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The catacombs of the unfinished subway in Dnepropetrovsk

The first line of Dnepropetrovsk subway with 6 stations (7.1 km) was opened December 29, 1995. It was the first subway in the former Soviet Union opened after its collapse. Since then, the number of stations hasn’t changed.

Dnepropetrovsk subway is not a popular form of transport. The situation could be better if it reached at least the center of the city.

The catacombs of the unfinished subway, Dnepropetrovsk, Ukraine, photo 1

After the opening of the first line, the construction of three new stations started: Theater, Center and Museum.

But lack of funding has led to the situation when for many years the construction is frozen and the tunnels gradually decay constantly filled with water. Photos by: Richard Zorge.

The catacombs of the unfinished subway, Dnepropetrovsk, Ukraine, photo 2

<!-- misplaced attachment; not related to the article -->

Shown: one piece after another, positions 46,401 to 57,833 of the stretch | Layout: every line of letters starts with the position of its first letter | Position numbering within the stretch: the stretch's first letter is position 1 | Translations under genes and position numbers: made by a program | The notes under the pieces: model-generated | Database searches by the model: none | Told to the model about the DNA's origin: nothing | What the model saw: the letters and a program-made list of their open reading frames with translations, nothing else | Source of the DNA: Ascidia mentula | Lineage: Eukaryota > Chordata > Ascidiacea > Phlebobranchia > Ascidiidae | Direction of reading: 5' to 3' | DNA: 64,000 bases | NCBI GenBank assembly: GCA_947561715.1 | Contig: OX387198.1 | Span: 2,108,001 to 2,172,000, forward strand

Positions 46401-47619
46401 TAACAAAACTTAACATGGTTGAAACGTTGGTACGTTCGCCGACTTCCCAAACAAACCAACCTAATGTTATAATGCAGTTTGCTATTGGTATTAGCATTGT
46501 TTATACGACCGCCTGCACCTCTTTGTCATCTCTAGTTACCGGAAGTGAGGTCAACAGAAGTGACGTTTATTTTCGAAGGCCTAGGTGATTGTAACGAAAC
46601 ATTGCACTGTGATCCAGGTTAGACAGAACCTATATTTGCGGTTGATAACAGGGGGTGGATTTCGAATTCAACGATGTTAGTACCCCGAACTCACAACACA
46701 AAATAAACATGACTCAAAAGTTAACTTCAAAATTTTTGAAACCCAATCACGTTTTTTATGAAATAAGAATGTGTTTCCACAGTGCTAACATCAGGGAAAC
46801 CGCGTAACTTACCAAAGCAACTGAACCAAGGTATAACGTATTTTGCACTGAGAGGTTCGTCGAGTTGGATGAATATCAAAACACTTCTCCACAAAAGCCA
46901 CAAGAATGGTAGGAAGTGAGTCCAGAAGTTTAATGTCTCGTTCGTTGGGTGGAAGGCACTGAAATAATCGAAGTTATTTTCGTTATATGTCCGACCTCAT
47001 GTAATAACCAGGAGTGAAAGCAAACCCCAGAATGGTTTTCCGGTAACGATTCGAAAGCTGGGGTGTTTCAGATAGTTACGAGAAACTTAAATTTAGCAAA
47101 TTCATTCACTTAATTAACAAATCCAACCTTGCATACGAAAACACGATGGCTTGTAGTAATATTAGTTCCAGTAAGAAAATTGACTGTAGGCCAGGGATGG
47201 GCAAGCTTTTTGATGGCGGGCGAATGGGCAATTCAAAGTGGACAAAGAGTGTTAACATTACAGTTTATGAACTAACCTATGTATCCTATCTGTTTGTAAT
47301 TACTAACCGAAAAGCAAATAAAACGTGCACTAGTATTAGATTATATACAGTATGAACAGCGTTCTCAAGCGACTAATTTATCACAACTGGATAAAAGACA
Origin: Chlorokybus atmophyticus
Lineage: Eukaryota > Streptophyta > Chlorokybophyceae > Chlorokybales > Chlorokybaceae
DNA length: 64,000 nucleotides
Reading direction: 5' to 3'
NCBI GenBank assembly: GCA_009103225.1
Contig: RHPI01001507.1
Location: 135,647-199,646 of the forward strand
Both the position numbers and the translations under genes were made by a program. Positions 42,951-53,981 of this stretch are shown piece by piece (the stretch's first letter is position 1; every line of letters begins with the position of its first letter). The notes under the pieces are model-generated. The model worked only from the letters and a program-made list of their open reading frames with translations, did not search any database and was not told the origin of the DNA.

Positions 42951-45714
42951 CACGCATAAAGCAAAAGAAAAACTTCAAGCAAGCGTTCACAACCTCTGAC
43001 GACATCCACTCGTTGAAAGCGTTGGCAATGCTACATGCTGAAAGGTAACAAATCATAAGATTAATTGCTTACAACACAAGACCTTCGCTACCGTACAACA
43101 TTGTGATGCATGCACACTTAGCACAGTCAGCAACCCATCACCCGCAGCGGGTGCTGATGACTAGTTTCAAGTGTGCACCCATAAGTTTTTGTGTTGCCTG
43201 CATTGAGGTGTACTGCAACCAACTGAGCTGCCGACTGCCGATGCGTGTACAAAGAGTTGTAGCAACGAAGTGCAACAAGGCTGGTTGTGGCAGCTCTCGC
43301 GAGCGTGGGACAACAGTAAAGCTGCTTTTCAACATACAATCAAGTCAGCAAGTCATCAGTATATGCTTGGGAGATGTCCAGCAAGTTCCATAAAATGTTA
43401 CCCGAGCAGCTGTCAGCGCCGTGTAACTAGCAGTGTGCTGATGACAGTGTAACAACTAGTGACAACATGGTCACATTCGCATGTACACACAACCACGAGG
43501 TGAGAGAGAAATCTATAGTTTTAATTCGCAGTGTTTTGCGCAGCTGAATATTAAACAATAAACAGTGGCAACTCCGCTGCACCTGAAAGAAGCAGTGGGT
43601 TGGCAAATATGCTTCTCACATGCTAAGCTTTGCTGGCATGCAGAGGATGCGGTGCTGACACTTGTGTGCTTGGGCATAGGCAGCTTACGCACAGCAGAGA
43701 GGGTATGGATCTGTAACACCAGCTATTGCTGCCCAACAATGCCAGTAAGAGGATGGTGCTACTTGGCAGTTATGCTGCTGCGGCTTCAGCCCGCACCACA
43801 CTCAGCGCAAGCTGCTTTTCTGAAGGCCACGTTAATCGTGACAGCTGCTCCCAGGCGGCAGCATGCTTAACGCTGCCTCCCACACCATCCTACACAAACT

The catacombs of the unfinished subway, Dnepropetrovsk, Ukraine, photo 3

The catacombs of the unfinished subway, Dnepropetrovsk, Ukraine, photo 4

The catacombs of the unfinished subway, Dnepropetrovsk, Ukraine, photo 5

The catacombs of the unfinished subway, Dnepropetrovsk, Ukraine, photo 6

The catacombs of the unfinished subway, Dnepropetrovsk, Ukraine, photo 7

The catacombs of the unfinished subway, Dnepropetrovsk, Ukraine, photo 8

The catacombs of the unfinished subway, Dnepropetrovsk, Ukraine, photo 9

The catacombs of the unfinished subway, Dnepropetrovsk, Ukraine, photo 10

The catacombs of the unfinished subway, Dnepropetrovsk, Ukraine, photo 11

The catacombs of the unfinished subway, Dnepropetrovsk, Ukraine, photo 12

The catacombs of the unfinished subway, Dnepropetrovsk, Ukraine, photo 13

The catacombs of the unfinished subway, Dnepropetrovsk, Ukraine, photo 14

The catacombs of the unfinished subway, Dnepropetrovsk, Ukraine, photo 15

The catacombs of the unfinished subway, Dnepropetrovsk, Ukraine, photo 16

The catacombs of the unfinished subway, Dnepropetrovsk, Ukraine, photo 17

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1 comment

  • Remmington · January 15, 2017 at 9:48 pm

    There might be a “lack of funding”, but it is as much a problem of the available funding being ‘absorbed’ in to the pockets of those in charge of the project… just like so many other projects in Ukraine.

    Reply

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